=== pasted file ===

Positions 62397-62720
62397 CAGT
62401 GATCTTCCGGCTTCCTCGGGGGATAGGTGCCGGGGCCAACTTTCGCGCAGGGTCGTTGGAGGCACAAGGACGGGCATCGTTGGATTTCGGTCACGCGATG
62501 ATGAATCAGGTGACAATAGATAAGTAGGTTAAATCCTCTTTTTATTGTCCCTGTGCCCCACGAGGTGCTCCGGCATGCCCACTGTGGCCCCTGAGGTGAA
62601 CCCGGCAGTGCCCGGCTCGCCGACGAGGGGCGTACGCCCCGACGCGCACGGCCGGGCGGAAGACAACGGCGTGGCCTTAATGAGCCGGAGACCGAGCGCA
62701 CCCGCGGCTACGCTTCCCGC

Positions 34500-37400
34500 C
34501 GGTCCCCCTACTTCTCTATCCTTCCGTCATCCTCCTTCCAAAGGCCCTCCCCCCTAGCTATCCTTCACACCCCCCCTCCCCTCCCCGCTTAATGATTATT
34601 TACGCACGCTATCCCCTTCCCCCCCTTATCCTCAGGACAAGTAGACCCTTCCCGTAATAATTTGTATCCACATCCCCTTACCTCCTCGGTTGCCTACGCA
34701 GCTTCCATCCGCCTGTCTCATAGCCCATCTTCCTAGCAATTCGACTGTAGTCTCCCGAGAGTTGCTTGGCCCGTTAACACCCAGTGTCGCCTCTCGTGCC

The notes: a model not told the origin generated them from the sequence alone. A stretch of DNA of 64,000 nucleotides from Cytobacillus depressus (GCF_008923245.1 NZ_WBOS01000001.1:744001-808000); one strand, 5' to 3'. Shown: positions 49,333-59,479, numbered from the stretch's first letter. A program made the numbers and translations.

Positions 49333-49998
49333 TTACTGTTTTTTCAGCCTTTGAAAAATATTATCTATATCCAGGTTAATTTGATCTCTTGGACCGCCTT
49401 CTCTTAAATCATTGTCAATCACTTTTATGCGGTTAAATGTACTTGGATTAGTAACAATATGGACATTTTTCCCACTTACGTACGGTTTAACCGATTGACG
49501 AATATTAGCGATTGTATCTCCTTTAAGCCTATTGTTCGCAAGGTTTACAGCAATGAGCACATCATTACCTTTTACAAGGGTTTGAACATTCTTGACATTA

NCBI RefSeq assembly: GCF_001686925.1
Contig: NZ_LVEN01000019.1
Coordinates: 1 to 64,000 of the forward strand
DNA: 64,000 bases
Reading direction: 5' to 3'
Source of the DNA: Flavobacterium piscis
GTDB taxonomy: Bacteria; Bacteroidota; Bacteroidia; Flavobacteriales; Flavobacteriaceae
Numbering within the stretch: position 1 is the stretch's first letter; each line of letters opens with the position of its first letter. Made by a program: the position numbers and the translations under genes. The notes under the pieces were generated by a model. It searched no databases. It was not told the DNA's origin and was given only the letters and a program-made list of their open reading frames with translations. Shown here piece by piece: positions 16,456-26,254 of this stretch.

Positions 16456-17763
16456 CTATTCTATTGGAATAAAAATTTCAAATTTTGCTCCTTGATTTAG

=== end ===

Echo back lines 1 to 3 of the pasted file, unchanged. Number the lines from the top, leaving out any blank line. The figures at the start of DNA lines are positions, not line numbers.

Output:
Positions 62397-62720
62397 CAGT
62401 GATCTTCCGGCTTCCTCGGGGGATAGGTGCCGGGGCCAACTTTCGCGCAGGGTCGTTGGAGGCACAAGGACGGGCATCGTTGGATTTCGGTCACGCGATG